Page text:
Museyon Guides: One of the amazing things about Criterion is all the extras that come with the disc. How do you go about finding them?
Susan Arosteguy: It’s sort of detective work. With a living director, you start out by just asking them: “What do you have? What have you kept? Do you have anything we can use?” Sometimes it jogs their memory, sometimes they have nothing, sometimes they have a ton of stuff.
We have a lot of archives that we work with around the world, so we just sort of do the basic research requests looking for anything that would seem of interest. It’s really a lot of digging. In the case of that Curt Bois documentary, I wouldn’t have known about it unless I had seen an interview with [actors Bruno Ganz and Otto Sander] talking about it. It just so happened we have contacts in Germany, so I was able to track it down and was able to license it.
MG: How long does it take from the time someone says, “Hey, we should do this film,” until the time it’s available in stores?
SA: Every film that we put out is assigned a producer. We probably get two to three months in production time, and that would include the tech people going out and doing the new transfer. That’s when we do our new interviews, we do all of our research, we put the whole thing together, and conceive of what the package is going to be. Once we deliver it, it takes about another three months to go through authoring and replication and printing. So about 6 to 9 months.
MG: Wow! That’s a really surprisingly quick turnaround.
SA: It is really quick. [Laughs] And at any given time you’re sort of already working on the next thing. Once you deliver it you’re already onto your next project. We have maybe 10 staff producers and we’re all constantly juggling between different projects at any given time. I was lucky, because I got assigned ‘Wings of Desire’, and the next project I’m working on is ‘Paris, Texas‘, so I had Wenders’ attention on two movies. It’s a lot easier to work with dead directors. [Laughs] Because there’s no scheduling conflicts or anything.
MG: Now to the question that everybody wants to know –- what qualifies a film to become a part of this elite club?
SA: The film itself needs to be an exlemplary film of its kind, that’s where we start. It’s not that we only do classic films, classic foreign films, classic Hollywood films. We’ll do B movies, we’ll do cult movies, we’ll do music projects. It’s about what kind of film it is, and if we think it’s really good. And we take suggestions all the time.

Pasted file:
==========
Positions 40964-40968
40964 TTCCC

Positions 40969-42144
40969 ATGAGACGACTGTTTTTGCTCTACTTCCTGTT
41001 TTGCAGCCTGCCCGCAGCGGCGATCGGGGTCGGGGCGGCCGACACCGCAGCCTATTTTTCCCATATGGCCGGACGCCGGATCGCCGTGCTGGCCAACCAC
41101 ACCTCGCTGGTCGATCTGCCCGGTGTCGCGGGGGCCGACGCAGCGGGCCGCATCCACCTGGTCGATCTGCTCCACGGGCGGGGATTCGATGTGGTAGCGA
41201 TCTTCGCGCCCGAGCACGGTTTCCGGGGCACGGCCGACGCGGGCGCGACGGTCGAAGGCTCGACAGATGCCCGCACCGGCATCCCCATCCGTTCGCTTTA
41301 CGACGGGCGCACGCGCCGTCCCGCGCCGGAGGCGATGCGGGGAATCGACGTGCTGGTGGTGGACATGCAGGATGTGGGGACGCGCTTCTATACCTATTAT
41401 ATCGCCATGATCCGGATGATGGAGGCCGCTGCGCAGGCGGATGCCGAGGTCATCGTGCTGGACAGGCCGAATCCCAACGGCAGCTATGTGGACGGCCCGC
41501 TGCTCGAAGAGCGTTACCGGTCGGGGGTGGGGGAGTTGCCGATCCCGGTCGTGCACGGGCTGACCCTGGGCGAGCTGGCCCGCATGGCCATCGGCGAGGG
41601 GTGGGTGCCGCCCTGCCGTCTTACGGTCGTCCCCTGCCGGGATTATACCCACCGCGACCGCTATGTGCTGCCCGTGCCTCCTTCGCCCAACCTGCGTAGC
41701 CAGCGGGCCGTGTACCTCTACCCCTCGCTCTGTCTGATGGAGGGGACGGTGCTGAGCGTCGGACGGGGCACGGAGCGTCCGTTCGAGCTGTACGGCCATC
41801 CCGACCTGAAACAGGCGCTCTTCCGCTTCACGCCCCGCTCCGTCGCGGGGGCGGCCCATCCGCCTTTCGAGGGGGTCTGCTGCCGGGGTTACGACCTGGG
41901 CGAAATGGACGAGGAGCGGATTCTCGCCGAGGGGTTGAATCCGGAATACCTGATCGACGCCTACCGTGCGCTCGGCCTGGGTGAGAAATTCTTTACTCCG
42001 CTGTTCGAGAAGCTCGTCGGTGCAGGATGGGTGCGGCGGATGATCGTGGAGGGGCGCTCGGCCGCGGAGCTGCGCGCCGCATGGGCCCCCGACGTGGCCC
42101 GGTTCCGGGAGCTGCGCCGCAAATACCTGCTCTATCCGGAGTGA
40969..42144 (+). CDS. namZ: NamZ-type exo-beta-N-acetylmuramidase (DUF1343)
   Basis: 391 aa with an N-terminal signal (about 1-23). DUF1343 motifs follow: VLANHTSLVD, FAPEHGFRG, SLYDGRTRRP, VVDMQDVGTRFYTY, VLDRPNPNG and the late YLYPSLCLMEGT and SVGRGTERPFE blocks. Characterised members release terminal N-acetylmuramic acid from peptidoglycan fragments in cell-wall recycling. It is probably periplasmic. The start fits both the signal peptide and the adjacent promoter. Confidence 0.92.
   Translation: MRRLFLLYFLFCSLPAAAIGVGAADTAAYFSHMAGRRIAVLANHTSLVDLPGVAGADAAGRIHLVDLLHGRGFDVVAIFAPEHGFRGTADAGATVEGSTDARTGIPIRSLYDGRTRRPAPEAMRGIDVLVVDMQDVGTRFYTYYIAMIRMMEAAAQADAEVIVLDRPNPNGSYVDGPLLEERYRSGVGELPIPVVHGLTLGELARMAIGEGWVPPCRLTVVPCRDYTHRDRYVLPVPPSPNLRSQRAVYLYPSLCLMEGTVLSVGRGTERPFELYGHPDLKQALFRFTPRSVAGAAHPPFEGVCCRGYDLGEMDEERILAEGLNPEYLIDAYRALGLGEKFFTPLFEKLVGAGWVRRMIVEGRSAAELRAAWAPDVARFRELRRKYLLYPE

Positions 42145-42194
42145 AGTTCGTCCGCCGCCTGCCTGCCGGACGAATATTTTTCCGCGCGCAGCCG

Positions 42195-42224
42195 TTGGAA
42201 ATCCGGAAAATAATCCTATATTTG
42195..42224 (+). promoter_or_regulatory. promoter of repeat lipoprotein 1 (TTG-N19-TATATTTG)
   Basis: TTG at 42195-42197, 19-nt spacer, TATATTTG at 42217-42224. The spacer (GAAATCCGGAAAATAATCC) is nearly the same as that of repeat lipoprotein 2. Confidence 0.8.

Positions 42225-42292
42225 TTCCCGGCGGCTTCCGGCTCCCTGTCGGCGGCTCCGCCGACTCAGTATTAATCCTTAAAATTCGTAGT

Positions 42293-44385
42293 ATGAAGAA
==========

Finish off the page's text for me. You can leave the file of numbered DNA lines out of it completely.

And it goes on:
MG: How has home cinema changed since you started working at Criterion?
SA: When I started it was a very niche market, and it was laserdiscs. And the laserdiscs were very expensive. In ’94 our ‘Brazil’ box went for $150, and that was 5 platters, 10 sides. So that was a pretty serious investment, and it was a very small market, but the people who knew about us stayed with us. And we had to transition into DVD when that was announced, which was really great because it was more cost-effective—they’re a lot cheaper to make than laserdiscs. The size got smaller, the packaging got smaller, we could put a lot more stuff on the disc because it was compressed.
We had to adapt to different makets as they’ve come up. And most recently we’ve had to adapt to Blu-Ray, which has been actually very good for us. We’ve been doing hi-def transfers for the past 10 years, so we can go back and re-release a lot of our older titles, dig up more stuff and present it in this beautiful transfer that we have been sitting on for a while.
So it’s nice to have the technology catch up. But at the same time it’s hard because the technology is constantly changing. And when you’re in the home video market and you’re trying to sell a product, while people are watching things on YouTube, which, great, it’s free, but it looks terrible. So you’re competeting with people who want it to look like they’re in a movie theater and people who don’t care and want to watch it on their iPhone. You can have the convenience or you can have the beautiful, gorgeous presentation. It’s kind of hard to see where people are going to end up -– are people going to end up not wanting any packaging at all and just streaming video?
We launched a new website a year ago and we have streaming video, so you can rent films for a week, try them out, and if you decided you want to buy the Criterion edition, you get $5 off. So you can try before you buy on certain titles. I have to say the compression looks pretty good on our website.
MG: We’re huge fans of the site.
SA: That was a new thing we decided to try, we were like, “well new people are watching stuff online, let’s make our website like a cinematheque, a place where you can go, click on a title, read five articles about it, join a discussion about it.” We’re constantly putting up new material on our website in our feature called The Current … we’re always getting new things on there that aren’t going to be on the discs. It’s an ongoing update as to what we’re doing on a daily basis. That’s a pretty big change for us … look at all the other ways you can explore these films and talk to people about it.
To check out the Criterion Collection’s online cinemateque, visit criterion.com. Or, check out additional titles at Criterion’s online movie theater/social hub The Auteurs.
photos courtesy of The Criterion Collection